A couple of weeks ago, as it became clear we’d have a longish lockdown and plenty of time on our hands to read, I decided to ask a handful of my professional investor friends for some book recommendations. Now, I’m a big believer that an important part of investing is to read widely, and enjoy reading, so I didn’t want them to simply provide investing books. Rather, I asked for any book they really enjoyed or view as under-rated. Their comment, if provided, follow the author name in italics.
Thanks to Stella, Andrew, Owen, Curtis, Peter, Dan, Rob, Ben, Matt, Dean, Guy and Matt.
Collapse: How Societies Choose to Fail or Succeed By Jared Diamond – Enjoyable to read for its ability to transport the reader to diverse locations in time and place, yet educational on the subjects of adaptability and fragility.
Winning On Wall St by Martin Zweig – Very easy to read, and long term look through the cycles.
Slaughterhouse Five by Kurt Vonnegut
Factfulness by Hans Rosling – The most profound book I’ve read on the invisible but incremental improvements in our society and how to understand the world.
Altered Carbon by Richard K. Morgan – sci-fi and action
The Road by Cormac McCarthy – post apocalyptic
The Passage by Justin Cronin
The Kite Runner by Khaled Hosseini
Three Body Problem Trilogy by Liu Caixin – very thoughtful and thought provoking science fiction
The March of Patriots by Paul Kelly – The last few years I’ve been studying this book and books around the same topic. It discusses the Keating Howard years and the key issues in Australia when I was a toddler such a Immigration & Asylum Seekers, Aboriginal Reconciliation, Australian identity (including Pauline Hanson, Relations with US vs China, and of course the economic stuff on companies which I like, such as taxes & industrial relations (including waterfront dispute).
100 years Of Solitude by Gabriel Garcia Marquez – My favourite book, probably. Love the combination of history, perspective and symmetry, had a very visceral reaction to it (the last 50 or so pages especially) the first time I read it.
The Great Depression, a Diary by Benjamin Roth –
This is one professional man’s perspective in the industrial heartland of Ohio in the Great Depression. He chronicles the times with diary notes in real time which shows how hard and tough times were. The notes were not written with the benefit of hindsight and to fit the narrative after the events. He did not know when the depression would end and he revisits his diary entries over time which gives perspective on his predictions. It is apt in these current times where people will be facing similar financial hardship. You realise not a lot has changed.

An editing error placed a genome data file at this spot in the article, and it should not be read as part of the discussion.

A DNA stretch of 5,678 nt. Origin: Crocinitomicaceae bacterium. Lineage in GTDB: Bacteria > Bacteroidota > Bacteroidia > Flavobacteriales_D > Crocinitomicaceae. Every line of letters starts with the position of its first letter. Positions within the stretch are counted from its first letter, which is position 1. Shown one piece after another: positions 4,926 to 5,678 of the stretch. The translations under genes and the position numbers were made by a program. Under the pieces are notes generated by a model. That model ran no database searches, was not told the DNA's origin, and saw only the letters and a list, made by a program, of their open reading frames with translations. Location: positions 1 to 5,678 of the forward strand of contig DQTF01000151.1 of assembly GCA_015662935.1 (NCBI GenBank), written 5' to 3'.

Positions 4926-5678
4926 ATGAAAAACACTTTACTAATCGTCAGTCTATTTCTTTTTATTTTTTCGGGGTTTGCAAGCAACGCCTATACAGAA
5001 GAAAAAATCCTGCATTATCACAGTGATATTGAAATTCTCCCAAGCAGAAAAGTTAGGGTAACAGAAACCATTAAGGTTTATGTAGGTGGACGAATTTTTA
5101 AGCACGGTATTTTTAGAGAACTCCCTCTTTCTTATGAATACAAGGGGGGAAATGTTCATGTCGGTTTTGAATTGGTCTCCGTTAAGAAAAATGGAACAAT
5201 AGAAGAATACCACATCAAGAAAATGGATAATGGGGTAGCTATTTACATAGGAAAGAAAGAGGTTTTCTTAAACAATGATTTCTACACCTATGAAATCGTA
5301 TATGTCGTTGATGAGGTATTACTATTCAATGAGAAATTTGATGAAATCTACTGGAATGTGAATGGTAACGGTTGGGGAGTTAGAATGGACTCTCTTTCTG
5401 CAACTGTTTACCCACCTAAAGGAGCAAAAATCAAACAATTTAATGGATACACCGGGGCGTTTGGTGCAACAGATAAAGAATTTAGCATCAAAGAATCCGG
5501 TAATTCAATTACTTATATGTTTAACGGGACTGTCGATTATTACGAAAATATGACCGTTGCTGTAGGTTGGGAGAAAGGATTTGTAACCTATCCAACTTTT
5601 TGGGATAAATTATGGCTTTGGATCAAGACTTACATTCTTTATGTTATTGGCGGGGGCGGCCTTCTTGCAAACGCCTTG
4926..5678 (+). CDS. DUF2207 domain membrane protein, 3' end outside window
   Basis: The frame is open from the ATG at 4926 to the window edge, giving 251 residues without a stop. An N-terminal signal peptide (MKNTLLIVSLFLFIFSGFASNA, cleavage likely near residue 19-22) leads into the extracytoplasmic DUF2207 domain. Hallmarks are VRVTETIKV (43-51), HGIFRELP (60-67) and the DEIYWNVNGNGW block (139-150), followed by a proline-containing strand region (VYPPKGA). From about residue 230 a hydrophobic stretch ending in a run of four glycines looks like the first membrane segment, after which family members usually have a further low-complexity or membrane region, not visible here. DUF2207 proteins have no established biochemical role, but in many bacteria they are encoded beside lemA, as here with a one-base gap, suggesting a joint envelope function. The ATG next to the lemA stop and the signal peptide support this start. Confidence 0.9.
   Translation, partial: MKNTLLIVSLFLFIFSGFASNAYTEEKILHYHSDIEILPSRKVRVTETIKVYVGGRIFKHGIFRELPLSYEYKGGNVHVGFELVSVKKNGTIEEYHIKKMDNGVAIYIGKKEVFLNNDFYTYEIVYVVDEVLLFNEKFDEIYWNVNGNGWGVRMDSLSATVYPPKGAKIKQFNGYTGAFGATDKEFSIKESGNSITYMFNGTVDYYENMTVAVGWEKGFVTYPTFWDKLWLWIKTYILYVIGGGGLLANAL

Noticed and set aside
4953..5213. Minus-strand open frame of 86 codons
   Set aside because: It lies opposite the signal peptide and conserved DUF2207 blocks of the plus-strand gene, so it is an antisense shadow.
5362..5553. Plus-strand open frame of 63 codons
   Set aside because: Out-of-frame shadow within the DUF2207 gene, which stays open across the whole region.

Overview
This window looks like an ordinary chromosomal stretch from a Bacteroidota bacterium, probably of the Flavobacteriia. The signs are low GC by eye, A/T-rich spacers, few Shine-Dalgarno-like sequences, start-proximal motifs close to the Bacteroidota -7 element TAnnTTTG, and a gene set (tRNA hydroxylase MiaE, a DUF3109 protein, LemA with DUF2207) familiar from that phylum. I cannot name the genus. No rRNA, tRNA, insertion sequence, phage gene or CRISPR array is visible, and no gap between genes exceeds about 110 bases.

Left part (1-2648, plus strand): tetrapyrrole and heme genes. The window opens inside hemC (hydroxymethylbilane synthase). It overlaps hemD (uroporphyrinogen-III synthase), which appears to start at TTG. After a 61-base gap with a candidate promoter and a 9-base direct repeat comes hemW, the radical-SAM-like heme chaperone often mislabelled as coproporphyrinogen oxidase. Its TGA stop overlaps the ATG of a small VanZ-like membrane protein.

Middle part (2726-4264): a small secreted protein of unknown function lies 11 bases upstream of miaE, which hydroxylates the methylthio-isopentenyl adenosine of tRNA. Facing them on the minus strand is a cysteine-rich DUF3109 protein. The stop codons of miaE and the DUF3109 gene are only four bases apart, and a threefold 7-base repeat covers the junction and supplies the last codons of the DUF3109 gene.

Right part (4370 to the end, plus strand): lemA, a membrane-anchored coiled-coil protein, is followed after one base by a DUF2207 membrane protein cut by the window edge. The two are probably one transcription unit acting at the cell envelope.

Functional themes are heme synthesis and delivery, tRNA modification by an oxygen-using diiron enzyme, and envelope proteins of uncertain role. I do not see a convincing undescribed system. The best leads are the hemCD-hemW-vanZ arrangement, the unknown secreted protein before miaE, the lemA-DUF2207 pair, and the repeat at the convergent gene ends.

To give you a sense of the writings this was part of his diary entry on September 2 1931:
“The wise investor will disregard the day-by-day fluctuations of the stock market or real estate market and base his buying and selling on these long periods of rise and fall. Above all, and I repeat it again and again – he must have liquid capital in time of depression to buy the bargains and then he must sell before the next crash. It is difficult if not impossible to do this but the conservative longtime investor who follows the general rule of buying stocks when they are selling far below intrinsic value and nobody wants them, and selling of his stocks when people are bidding frantically for them at prices far above their intrinsic value – such an investor will pretty nearly hit the bulls-eye”.
Remember The Intelligent Investor written by Benjamin Graham did not print until 1949. And Warren Buffett has just passed his 1st birthday when this was written.
Thinking, Fast and Slow by Daniel Kahneman
The (Mis)behaviour of Markets by Benoit Mandelbrot
Against the Gods: The Remarkable Story of Risk by Peter L Bernstein
Asking the Right Questions: A Guide to Critical Thinking by M. Neil Browne & Stuart M. Keeley – Concise, insightful and valuable insights to help us analyse and think critically about what we read and hear.
Billion Dollar Whale by Bradley Hope and Tom Wright – Just an unbelievable non-fiction story, you couldn’t make it up if you tried.
Bad Blood by John Carreyou – amazing case of fraud in Silicon Valley
Red Notice by Bill Browder – don’t get on Putin’s wrong side.
The Most Important Thing by Howard Marks – only discovered it 5 years into my career and Marks managed to put beautifully on paper some of the concepts I was trying to grasp.
Moneyball by Michael Lewis – great combination of statistics and sport.
Value Investing: From Graham to Buffett and Beyond by Bruce Greenwald
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